Little is known about the outcomes for women accessing maternity care from private midwives with visiting rights in Australia, and there are no studies to date analysing factors impacting on clinical outcomes, until now.
Reporting the outcomes for women and newborns accessing private midwives with visiting rights in Australia is important, especially since this data cannot currently be disaggregated from routinely collected perinatal data.
Compared to national data, women with a private midwife were significantly more likely to be having a first baby (49.5% vs 43.6% p = 0.007), to commence labour spontaneously (84.7% vs 52.7%, p < 0.001), experience a spontaneous vaginal birth (79% vs 54%, p < 0.001) and not require pharmacological pain relief (52.9% vs 23.1%, p < 0.001).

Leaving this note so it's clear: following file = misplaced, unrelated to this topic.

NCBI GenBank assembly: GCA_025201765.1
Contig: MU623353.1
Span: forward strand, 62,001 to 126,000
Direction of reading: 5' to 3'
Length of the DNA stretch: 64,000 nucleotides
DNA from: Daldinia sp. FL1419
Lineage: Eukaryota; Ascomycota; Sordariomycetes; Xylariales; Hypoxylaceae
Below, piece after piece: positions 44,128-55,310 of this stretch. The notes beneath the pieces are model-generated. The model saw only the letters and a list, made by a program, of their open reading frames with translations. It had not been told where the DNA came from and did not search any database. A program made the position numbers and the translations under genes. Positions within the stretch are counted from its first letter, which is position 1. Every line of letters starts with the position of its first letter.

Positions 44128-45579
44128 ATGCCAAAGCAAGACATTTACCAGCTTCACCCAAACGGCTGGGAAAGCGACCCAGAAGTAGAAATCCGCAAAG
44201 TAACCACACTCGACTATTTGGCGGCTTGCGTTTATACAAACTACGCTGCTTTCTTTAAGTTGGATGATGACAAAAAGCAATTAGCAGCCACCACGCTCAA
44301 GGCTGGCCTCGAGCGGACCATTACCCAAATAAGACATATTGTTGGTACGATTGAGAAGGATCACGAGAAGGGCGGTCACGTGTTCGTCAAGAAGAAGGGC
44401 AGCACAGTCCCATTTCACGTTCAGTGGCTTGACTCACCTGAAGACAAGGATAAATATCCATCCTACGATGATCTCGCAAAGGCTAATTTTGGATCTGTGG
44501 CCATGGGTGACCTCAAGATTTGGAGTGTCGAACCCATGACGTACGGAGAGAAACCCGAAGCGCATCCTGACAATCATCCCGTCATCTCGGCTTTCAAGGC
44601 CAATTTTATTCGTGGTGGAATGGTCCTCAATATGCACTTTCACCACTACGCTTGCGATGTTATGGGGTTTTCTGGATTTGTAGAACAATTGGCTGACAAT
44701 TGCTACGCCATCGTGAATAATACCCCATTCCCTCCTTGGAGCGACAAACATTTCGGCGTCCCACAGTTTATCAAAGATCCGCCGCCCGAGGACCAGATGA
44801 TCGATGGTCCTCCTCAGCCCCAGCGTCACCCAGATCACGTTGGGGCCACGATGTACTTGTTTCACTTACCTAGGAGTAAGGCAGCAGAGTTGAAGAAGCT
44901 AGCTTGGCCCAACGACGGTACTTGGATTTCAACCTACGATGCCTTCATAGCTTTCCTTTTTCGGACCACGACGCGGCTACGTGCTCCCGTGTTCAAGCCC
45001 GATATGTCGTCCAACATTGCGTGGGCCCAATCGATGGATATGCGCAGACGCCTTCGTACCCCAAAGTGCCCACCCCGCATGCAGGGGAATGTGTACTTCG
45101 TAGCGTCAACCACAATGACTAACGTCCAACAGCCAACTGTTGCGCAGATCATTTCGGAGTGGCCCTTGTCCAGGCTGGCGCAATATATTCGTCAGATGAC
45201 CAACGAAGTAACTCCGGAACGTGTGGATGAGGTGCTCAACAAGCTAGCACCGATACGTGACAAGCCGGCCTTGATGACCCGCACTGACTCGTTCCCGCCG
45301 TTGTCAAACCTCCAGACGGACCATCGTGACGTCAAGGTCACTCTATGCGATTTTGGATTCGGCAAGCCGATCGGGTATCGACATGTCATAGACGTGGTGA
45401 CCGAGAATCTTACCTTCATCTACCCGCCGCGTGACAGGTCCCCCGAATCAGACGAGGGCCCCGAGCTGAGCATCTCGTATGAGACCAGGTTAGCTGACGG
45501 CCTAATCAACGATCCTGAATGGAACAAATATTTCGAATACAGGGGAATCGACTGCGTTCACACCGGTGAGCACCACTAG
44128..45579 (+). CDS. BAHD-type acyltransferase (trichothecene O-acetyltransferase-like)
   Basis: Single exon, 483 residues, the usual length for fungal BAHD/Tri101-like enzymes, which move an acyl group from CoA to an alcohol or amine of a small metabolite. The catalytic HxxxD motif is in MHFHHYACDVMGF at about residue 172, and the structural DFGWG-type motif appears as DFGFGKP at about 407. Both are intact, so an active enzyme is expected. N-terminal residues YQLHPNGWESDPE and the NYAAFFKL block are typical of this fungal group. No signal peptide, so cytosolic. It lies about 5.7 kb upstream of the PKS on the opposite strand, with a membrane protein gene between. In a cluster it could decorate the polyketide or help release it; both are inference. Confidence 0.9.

The caesarean section rate was significantly lower than the national rate (13% vs 32.8%, p < 0.001).
In addition fewer babies required admission to the Newborn Care Unit (5.1% vs 16%, p < 0.001).
Midwives were proud of their achievements.
Continuity of care was considered fundamental to achieving quality outcomes.
Midwives valued the governance processes embedded around the model.
Private midwives with access to the public system is safe.
Ensuring national data collection accurately captures outcomes relative to model of care in both the public and private sector should be prioritised.
Click here to read the full study and discover the outcomes for ‘all risk’ women who used private practice midwives with visiting rights.
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